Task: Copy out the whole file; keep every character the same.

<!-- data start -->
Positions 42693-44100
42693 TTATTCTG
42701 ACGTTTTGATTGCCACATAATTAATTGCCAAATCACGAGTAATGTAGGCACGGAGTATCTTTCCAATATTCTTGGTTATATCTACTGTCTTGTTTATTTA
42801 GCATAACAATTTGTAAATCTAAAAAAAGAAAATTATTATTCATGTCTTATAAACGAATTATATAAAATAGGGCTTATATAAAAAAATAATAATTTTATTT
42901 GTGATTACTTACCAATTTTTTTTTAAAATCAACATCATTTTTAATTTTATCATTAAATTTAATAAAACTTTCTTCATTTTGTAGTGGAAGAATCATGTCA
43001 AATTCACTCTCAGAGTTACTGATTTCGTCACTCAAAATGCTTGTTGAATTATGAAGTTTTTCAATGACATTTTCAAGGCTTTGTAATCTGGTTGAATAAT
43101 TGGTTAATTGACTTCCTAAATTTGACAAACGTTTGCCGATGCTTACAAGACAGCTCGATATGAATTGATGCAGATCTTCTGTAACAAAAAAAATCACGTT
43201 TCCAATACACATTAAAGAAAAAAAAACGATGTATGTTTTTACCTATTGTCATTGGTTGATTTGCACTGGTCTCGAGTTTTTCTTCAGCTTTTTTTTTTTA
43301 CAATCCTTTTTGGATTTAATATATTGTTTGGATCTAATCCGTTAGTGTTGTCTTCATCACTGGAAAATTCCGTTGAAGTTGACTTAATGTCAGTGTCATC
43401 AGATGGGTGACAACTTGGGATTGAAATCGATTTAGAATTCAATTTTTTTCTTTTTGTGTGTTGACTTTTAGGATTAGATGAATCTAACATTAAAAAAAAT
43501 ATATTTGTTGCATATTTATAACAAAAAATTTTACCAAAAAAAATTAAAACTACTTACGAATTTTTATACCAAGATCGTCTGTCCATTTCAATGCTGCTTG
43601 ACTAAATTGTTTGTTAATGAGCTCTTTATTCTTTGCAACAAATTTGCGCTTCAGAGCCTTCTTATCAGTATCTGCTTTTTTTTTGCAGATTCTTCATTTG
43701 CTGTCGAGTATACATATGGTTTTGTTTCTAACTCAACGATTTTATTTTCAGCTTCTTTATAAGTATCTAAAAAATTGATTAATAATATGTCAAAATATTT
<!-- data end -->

Positions 42693-44100
42693 TTATTCTG
42701 ACGTTTTGATTGCCACATAATTAATTGCCAAATCACGAGTAATGTAGGCACGGAGTATCTTTCCAATATTCTTGGTTATATCTACTGTCTTGTTTATTTA
42801 GCATAACAATTTGTAAATCTAAAAAAAGAAAATTATTATTCATGTCTTATAAACGAATTATATAAAATAGGGCTTATATAAAAAAATAATAATTTTATTT
42901 GTGATTACTTACCAATTTTTTTTTAAAATCAACATCATTTTTAATTTTATCATTAAATTTAATAAAACTTTCTTCATTTTGTAGTGGAAGAATCATGTCA
43001 AATTCACTCTCAGAGTTACTGATTTCGTCACTCAAAATGCTTGTTGAATTATGAAGTTTTTCAATGACATTTTCAAGGCTTTGTAATCTGGTTGAATAAT
43101 TGGTTAATTGACTTCCTAAATTTGACAAACGTTTGCCGATGCTTACAAGACAGCTCGATATGAATTGATGCAGATCTTCTGTAACAAAAAAAATCACGTT
43201 TCCAATACACATTAAAGAAAAAAAAACGATGTATGTTTTTACCTATTGTCATTGGTTGATTTGCACTGGTCTCGAGTTTTTCTTCAGCTTTTTTTTTTTA
43301 CAATCCTTTTTGGATTTAATATATTGTTTGGATCTAATCCGTTAGTGTTGTCTTCATCACTGGAAAATTCCGTTGAAGTTGACTTAATGTCAGTGTCATC
43401 AGATGGGTGACAACTTGGGATTGAAATCGATTTAGAATTCAATTTTTTTCTTTTTGTGTGTTGACTTTTAGGATTAGATGAATCTAACATTAAAAAAAAT
43501 ATATTTGTTGCATATTTATAACAAAAAATTTTACCAAAAAAAATTAAAACTACTTACGAATTTTTATACCAAGATCGTCTGTCCATTTCAATGCTGCTTG
43601 ACTAAATTGTTTGTTAATGAGCTCTTTATTCTTTGCAACAAATTTGCGCTTCAGAGCCTTCTTATCAGTATCTGCTTTTTTTTTGCAGATTCTTCATTTG
43701 CTGTCGAGTATACATATGGTTTTGTTTCTAACTCAACGATTTTATTTTCAGCTTCTTTATAAGTATCTAAAAAATTGATTAATAATATGTCAAAATATTT